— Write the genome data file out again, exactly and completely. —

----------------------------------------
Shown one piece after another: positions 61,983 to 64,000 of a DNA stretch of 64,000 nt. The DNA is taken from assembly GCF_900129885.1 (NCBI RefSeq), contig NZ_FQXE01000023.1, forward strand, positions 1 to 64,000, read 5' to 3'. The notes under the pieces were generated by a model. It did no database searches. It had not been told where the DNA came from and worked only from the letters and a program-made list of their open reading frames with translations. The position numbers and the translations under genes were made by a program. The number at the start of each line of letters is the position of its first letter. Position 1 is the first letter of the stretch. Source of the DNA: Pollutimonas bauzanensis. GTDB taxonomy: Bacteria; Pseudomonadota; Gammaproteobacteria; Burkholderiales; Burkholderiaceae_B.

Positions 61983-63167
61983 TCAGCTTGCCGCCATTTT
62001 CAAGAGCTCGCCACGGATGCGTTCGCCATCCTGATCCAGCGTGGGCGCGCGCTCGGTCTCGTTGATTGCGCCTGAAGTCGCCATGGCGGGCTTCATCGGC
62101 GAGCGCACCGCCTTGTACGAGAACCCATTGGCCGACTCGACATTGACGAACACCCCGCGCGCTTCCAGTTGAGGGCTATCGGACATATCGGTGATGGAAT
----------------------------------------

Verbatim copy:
Shown one piece after another: positions 61,983 to 64,000 of a DNA stretch of 64,000 nt. The DNA is taken from assembly GCF_900129885.1 (NCBI RefSeq), contig NZ_FQXE01000023.1, forward strand, positions 1 to 64,000, read 5' to 3'. The notes under the pieces were generated by a model. It did no database searches. It had not been told where the DNA came from and worked only from the letters and a program-made list of their open reading frames with translations. The position numbers and the translations under genes were made by a program. The number at the start of each line of letters is the position of its first letter. Position 1 is the first letter of the stretch. Source of the DNA: Pollutimonas bauzanensis. GTDB taxonomy: Bacteria; Pseudomonadota; Gammaproteobacteria; Burkholderiales; Burkholderiaceae_B.

Positions 61983-63167
61983 TCAGCTTGCCGCCATTTT
62001 CAAGAGCTCGCCACGGATGCGTTCGCCATCCTGATCCAGCGTGGGCGCGCGCTCGGTCTCGTTGATTGCGCCTGAAGTCGCCATGGCGGGCTTCATCGGC
62101 GAGCGCACCGCCTTGTACGAGAACCCATTGGCCGACTCGACATTGACGAACACCCCGCGCGCTTCCAGTTGAGGGCTATCGGACATATCGGTGATGGAAT